Norway’s coast guard has removed Greenpeace protestors from a safety zone near Statoil drilling operations in the Korpfjell field of the Barents Sea, according to a new report in the Maritime Executive.
The protestors used kayaks to infiltrate a 500-meter exclusion zone around the Songa Enabler on Thursday in order to attach a large globe to the rig. On it was a statement from environmentalists calling on Norway to end its drilling in the Arctic.
Statoil called the stunt “illegal and irresponsible” before summoning the authorities to remove the protestors’ vessel, Arctic Sunrise.
On the other hand, Greenpeace Norway argues the coast guard’s actions were unlawful.
“The Norwegian coast guard doesn’t have the right to board or remove our ship,” said Truls Gulowsen, head of the local branch of the environmental group.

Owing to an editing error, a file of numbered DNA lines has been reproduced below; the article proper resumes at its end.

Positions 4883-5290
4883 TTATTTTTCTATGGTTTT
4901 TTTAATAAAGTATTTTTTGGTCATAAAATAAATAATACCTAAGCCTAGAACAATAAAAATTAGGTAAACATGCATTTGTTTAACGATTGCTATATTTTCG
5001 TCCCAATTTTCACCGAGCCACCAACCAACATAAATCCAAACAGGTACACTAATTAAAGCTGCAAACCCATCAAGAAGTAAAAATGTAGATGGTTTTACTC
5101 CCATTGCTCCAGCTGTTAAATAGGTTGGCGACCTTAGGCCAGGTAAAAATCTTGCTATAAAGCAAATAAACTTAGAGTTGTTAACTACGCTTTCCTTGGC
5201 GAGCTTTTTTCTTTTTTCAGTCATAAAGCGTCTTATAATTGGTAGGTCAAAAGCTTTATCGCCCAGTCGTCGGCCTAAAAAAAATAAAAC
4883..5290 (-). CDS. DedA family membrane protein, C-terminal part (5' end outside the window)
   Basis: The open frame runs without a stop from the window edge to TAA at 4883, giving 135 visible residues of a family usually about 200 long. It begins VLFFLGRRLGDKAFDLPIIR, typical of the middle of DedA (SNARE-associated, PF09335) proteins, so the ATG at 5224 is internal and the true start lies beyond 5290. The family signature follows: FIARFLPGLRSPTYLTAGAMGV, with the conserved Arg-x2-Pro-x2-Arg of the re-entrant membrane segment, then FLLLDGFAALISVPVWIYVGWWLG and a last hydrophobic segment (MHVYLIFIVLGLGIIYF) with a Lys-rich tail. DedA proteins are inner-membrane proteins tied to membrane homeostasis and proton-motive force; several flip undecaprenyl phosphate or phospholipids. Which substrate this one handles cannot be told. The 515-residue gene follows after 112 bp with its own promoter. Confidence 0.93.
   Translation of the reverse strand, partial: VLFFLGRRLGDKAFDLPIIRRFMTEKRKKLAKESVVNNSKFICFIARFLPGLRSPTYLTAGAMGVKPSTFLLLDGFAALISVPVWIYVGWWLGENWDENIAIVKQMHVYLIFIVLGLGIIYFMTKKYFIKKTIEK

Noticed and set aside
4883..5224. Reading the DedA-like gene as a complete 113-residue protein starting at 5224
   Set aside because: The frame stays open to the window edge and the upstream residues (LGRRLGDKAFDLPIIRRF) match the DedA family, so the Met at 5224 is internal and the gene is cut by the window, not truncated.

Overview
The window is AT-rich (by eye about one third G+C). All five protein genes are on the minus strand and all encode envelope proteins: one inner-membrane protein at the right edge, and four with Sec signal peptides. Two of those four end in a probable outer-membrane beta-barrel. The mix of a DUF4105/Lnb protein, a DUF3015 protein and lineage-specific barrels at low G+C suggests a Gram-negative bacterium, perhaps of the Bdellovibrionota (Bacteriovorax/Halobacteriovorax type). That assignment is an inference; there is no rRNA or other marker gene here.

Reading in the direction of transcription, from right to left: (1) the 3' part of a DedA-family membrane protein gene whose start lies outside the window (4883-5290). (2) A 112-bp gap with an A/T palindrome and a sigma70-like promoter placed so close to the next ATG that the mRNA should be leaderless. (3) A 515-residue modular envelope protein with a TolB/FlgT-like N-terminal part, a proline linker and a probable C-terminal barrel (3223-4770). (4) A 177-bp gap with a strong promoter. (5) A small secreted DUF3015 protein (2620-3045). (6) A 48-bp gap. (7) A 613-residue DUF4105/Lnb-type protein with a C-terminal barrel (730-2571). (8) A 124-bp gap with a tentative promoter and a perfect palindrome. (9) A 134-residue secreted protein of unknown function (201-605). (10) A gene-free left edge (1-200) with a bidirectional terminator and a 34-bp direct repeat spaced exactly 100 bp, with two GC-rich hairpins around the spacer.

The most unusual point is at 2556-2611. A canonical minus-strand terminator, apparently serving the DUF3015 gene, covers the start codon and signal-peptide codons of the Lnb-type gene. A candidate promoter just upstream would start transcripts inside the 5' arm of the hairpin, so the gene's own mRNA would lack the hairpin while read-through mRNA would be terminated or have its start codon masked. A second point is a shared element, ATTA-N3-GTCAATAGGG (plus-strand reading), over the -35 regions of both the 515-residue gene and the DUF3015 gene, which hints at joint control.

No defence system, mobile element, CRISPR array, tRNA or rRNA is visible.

“Protest at sea is an internationally recognized lawful use of the sea, related to the freedom of navigation. We are taking action against Arctic drilling in an area where our rights to protest are protected under international law. The Norwegian government cannot unjustifiably interfere with that right.”
So far, the government maintains that it acted within its rights when it removed the ship due to the clear establishment of the exclusion zone.
To this claim, the group retorts:
“While Greenpeace recognizes that Norway has the right to establish a safety zone around a fixed offshore installation, there should also be room to exercise the right to protest in a safe and peaceful manner.”
Greenpeace is suing Norway in a trial set to begin in November, arguing that “granting licenses to open a new oil frontier breaches the Norwegian Constitutional right to a healthy and safe environment for current and future generations and contravenes the Paris Agreement.”
This post originally appeared on Zero Hedge